The Supreme Court has affirmed with finality its February ruling reinstating the children of the late dictator Ferdinand Marcos as defendants in the government’s P200-billion ill-gotten wealth case against the Marcos family.
The court’s Second Division, however, affirmed the dropping from the charge sheet of businessman Gregorio “Greggy” Ma. Araneta III, husband of Marcos’ youngest daughter, Irene Marcos.
In a one-page ruling issued through deputy clerk of court Teresita Aquino Tuazon, the division said that all issues had been duly considered by the justices and that the Presidential Commission on Good Government (PCGG) did not raise “substantial arguments,” adding: “No further pleadings or motions shall be entertained in this case. Let entry of final judgment be made in due course.”
With the finality of the decision, the civil suit against the Marcos children—Ilocos Norte Governor Imee Marcos-Manotoc, Senator Ferdinand “Bongbong” Marcos Jr. and Irene Marcos-Araneta—and their mother, Ilocos Norte Representative Imelda Marcos, may proceed in the Sandiganbayan.
The case involves P200 billion of supposed ill-gotten Marcos wealth and covers the alleged use of the sequestered media networks IBC-13, BBC-2 and RPN-9 for the Marcos family’s personal benefit; the alleged use of the Del Soleil Apparel company for dollar salting, and the alleged illegal acquisition and operation of bus company Pantranco North Express Inc. (Pantranco).
Araneta and his wife were accused of conspiring to help President Marcos illegally acquire Pantranco.
The Sandiganbayan, in December 2005, originally ordered the case against Mrs. Marcos to proceed but dropped the cases against her children and Araneta by granting their “demurrer to evidence,” a type of motion to dismiss that a defendant may avail of by claiming that the evidence presented by the prosecution, after it rested its case, was insufficient.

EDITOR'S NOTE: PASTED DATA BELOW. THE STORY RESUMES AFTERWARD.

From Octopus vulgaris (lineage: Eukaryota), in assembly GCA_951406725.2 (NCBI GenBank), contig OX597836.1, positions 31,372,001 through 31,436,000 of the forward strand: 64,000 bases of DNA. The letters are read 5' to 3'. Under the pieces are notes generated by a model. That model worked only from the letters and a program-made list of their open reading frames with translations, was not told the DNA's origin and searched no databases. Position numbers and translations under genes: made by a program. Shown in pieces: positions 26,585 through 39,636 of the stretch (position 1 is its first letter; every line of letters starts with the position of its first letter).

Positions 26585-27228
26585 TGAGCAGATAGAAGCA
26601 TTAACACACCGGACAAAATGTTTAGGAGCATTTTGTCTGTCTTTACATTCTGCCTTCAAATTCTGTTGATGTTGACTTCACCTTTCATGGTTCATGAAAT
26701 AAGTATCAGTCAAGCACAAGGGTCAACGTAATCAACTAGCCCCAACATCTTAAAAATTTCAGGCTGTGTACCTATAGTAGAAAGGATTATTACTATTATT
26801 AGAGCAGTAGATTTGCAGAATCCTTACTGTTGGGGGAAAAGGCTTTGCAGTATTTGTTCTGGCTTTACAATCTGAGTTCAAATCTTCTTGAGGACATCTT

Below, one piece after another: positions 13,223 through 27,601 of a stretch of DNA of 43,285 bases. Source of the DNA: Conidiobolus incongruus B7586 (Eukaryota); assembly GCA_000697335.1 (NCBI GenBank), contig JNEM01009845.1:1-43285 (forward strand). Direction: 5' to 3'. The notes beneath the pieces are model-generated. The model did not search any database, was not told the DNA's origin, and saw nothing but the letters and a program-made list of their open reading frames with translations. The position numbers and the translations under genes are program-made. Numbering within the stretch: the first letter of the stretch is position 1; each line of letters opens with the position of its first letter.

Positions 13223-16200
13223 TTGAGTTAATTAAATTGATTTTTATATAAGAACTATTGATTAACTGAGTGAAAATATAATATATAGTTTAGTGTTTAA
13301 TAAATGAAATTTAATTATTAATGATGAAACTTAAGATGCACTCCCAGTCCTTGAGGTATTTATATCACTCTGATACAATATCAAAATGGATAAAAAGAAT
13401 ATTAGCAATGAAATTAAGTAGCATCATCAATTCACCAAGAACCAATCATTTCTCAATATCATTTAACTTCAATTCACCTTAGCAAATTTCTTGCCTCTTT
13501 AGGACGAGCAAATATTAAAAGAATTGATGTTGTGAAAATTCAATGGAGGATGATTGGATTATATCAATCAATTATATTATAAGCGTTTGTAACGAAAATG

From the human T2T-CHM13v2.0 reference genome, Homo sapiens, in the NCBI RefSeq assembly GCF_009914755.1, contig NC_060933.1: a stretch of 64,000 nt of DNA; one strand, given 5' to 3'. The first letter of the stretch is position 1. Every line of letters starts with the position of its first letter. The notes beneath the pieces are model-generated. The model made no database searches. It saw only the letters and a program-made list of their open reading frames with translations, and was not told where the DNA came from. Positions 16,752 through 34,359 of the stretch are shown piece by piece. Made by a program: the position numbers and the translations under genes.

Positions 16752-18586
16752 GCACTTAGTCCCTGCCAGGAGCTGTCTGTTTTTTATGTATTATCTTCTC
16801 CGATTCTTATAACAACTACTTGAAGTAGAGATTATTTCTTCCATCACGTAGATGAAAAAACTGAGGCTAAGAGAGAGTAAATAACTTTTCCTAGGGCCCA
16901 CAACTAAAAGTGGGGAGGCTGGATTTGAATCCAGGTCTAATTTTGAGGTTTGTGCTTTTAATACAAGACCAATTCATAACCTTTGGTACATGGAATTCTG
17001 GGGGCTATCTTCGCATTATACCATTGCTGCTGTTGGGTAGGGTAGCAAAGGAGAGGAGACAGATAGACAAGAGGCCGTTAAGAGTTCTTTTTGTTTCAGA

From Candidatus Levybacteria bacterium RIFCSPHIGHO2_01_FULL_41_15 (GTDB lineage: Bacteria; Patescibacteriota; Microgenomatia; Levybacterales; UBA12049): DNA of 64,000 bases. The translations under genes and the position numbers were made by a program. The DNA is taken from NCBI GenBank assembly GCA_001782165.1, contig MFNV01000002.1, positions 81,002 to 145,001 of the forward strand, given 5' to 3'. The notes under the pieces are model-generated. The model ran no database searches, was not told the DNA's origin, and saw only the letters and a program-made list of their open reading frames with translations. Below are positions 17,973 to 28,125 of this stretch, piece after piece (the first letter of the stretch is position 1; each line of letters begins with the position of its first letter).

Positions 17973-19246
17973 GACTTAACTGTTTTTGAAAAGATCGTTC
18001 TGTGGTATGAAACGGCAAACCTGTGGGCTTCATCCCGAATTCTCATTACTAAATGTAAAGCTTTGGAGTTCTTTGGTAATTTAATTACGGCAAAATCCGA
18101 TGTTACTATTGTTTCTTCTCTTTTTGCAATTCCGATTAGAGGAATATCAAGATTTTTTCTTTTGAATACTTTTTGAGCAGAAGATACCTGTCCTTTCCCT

The case was brought to the Supreme Court which, on February 8 this year, ruled that the three Marcos children, being the late President’s compulsory heirs, should be defendants in the case for reversion, reconveyance, restitution, accounting and damages filed against their father.
The court, however, only affirmed the dropping of the charges against Araneta.
The February ruling, penned by Justice Ma. Lourdes Sereno, also suggested that President Aquino, the Solicitor General and the PCGG investigate the prosecutors assigned to the case.
The court lamented that government prosecutors disregarded procedural rules and failed to present available crucial evidence before the Sandiganbayan, which would have proven the guilt or innocence of the Marcos children as alleged coconspirators in the accumulation of ill-gotten wealth during the tenures of their parents.
The tribunal noted that the prosecutors failed to secure the originals of the documents on which they were supposed to base their case.
However, although the prosecutors failed to prove that the Marcos children had connived with their parents in accumulating ill-gotten wealth, the high court held that the siblings should remain as defendants.
“Thus, while it was not proven that respondents conspired to accumulate ill-gotten wealth, they may be in possession, ownership or control of such ill-gotten properties or the proceeds thereof as heirs of the Marcos couple,” the court said.